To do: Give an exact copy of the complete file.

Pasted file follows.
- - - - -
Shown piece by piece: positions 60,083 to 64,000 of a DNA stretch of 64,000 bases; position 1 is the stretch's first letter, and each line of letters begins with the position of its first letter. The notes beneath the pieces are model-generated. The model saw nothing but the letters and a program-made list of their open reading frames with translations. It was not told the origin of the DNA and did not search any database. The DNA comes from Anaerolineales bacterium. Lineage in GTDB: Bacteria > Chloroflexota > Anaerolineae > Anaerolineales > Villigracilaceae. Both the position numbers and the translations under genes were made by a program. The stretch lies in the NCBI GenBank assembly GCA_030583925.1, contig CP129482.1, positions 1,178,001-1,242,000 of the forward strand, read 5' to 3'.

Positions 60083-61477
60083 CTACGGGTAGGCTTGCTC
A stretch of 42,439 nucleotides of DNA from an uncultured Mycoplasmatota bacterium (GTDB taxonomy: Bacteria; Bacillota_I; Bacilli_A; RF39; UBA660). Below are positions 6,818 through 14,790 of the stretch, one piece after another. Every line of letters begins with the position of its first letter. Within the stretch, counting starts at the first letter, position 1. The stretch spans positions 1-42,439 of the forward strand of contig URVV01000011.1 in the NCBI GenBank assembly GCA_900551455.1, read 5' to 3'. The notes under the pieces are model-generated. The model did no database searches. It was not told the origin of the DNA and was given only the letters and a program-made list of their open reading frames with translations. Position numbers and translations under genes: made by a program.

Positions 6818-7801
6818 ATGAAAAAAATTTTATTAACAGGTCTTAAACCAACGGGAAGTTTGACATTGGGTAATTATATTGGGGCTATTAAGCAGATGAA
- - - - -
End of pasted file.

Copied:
Shown piece by piece: positions 60,083 to 64,000 of a DNA stretch of 64,000 bases; position 1 is the stretch's first letter, and each line of letters begins with the position of its first letter. The notes beneath the pieces are model-generated. The model saw nothing but the letters and a program-made list of their open reading frames with translations. It was not told the origin of the DNA and did not search any database. The DNA comes from Anaerolineales bacterium. Lineage in GTDB: Bacteria > Chloroflexota > Anaerolineae > Anaerolineales > Villigracilaceae. Both the position numbers and the translations under genes were made by a program. The stretch lies in the NCBI GenBank assembly GCA_030583925.1, contig CP129482.1, positions 1,178,001-1,242,000 of the forward strand, read 5' to 3'.

Positions 60083-61477
60083 CTACGGGTAGGCTTGCTC
A stretch of 42,439 nucleotides of DNA from an uncultured Mycoplasmatota bacterium (GTDB taxonomy: Bacteria; Bacillota_I; Bacilli_A; RF39; UBA660). Below are positions 6,818 through 14,790 of the stretch, one piece after another. Every line of letters begins with the position of its first letter. Within the stretch, counting starts at the first letter, position 1. The stretch spans positions 1-42,439 of the forward strand of contig URVV01000011.1 in the NCBI GenBank assembly GCA_900551455.1, read 5' to 3'. The notes under the pieces are model-generated. The model did no database searches. It was not told the origin of the DNA and was given only the letters and a program-made list of their open reading frames with translations. Position numbers and translations under genes: made by a program.

Positions 6818-7801
6818 ATGAAAAAAATTTTATTAACAGGTCTTAAACCAACGGGAAGTTTGACATTGGGTAATTATATTGGGGCTATTAAGCAGATGAA